Resident: Well she has a Hemoglobin A1C (measure of long term blood sugar control) of 11. Turns out she has undiagnosed diabetes.
Me: (Sigh) Go ahead and call high risk OB
The March of Dimes gave Alabama an F in the prevention of pre-term birth. That is not surprising in and if itself. We always get an F. In 2006, when 1 in 5 infants in Alabama were born before 37 weeks, we got a “low F.” At least this year, it was only 1 in 7. I guess that is an F+. In the United States as a whole, the number is a little over 1 in 10, putting us up there with Sierra Leone and Ghana and well below that of Cuba. Best state is California with a preterm birth occurring every 1 in 15 times. “Best practice” countries (the Scandinavian countries are the ones that do it best) have a preterm birth rate of about 1 in 20. The Alabama county with the highest (Bullock, 1 in 4, as a country would be worst in the world), through no coincidence, only has 4 primary care doctors, 2 dentists, and no obstetricians or hospitals that provide care for pregnant women.
Why does preterm birth matter? The vast majority of infants that die are delivered before 37 weeks; some die for no apparent reason. The more births beyond 37 weeks gestation, the lower the infant mortality. In addition, these infants are more likely to be admitted to a neonatal intensive care unit. March of Dimes anticipates that if Alabama were good at preventing preterm birth, we could save almost $500 million, most of it Medicaid.
You ask, why not just do what it takes? Saving half a billion dollars, improving the lives of almost 10,000 children in Alabama. Who could be against it?
Funny story, that. It was during the 1980s in the Bush 41 administration when we as a country identified infant mortality as a problem. Nationally, about 4 in every 1000 newborns were dying in the period of time between birth and 1 month of age. Some great thinkers and law makers got together and suggested that a lack of access to healthcare was a reason that these women were having early and unhealthy babies. In 1986, Congress passed, George HW Bush signed and Alabama Republican Governor Guy Hunt accepted a Medicaid expansion to provide care to pregnant mother because, well, “Won’t somebody please think of the children?” Today, almost 80% of pregnant Alabamians get prenatal care in the first trimester and 49 in 50 receive some type of prenatal care.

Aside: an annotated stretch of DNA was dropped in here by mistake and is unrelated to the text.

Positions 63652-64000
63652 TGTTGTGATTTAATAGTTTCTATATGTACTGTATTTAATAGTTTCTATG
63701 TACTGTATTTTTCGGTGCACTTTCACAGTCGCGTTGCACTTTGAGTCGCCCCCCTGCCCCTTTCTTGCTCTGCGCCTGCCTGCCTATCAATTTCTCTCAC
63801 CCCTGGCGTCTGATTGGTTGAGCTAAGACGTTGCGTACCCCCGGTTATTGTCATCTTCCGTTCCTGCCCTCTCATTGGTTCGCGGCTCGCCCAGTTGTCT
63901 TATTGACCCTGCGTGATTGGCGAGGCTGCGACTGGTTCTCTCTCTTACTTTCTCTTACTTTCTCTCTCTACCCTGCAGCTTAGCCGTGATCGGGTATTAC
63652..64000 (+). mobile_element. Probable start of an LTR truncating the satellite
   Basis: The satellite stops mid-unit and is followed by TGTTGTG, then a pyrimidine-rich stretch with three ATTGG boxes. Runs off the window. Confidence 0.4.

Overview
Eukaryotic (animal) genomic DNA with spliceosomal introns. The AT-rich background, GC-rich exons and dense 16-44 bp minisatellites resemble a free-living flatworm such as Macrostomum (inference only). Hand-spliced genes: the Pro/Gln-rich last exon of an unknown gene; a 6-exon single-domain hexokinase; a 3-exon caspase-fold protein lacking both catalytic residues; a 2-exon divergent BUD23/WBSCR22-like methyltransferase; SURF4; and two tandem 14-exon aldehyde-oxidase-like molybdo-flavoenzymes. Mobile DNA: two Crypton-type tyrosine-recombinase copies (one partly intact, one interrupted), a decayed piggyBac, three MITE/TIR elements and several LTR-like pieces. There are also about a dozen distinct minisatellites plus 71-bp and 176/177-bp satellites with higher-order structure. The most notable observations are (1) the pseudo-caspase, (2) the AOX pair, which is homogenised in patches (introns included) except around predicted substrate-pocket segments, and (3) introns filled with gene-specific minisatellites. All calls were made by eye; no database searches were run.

Fast forward 30 years later. We now know that, as I told my resident who presented this patient, by the time the woman presents for prenatal care, the horse is out of the barn. About half of all pregnancies are unplanned. Many women suffer from poorly controlled chronic illness that, should they become pregnant, can worsen pregnancy outcomes. Many woman are making lifestyle choices that can cause unintentional harm to their yet-to-be conceived infant but can be changed in a positive manner. To reduce preterm births we need to focus on pregnancy spacing, pre-conception counseling, addressing lifestyle choices that lead to poor outcomes, and planning pregnancy for those with chronic illnesses such as diabetes. There is a term “strong for surgery” that is gaining traction. Women also need to be “strong for pregnancy.”
This is a problem of primary care. We should provide preconception counseling to all women of child bearing age when given the opportunity. We as a society should provide access to primary care for all women of reproductive age (especially those with chronic conditions), and provide outreach to those with conditions related to poor behaviors to correct the behaviors before pregnancy. Our current President, a Democrat, gave us one of the tools (Medicaid expansion to women prior to conception) that is necessary if we want an A. It would still take a lot of work to get that A, as it almost always does. Just by accepting the expansion, we could easily get a gentleperson’s “C.” I suspect instead we’ll take the “F” in hopes that the next test will be on something easier, like football.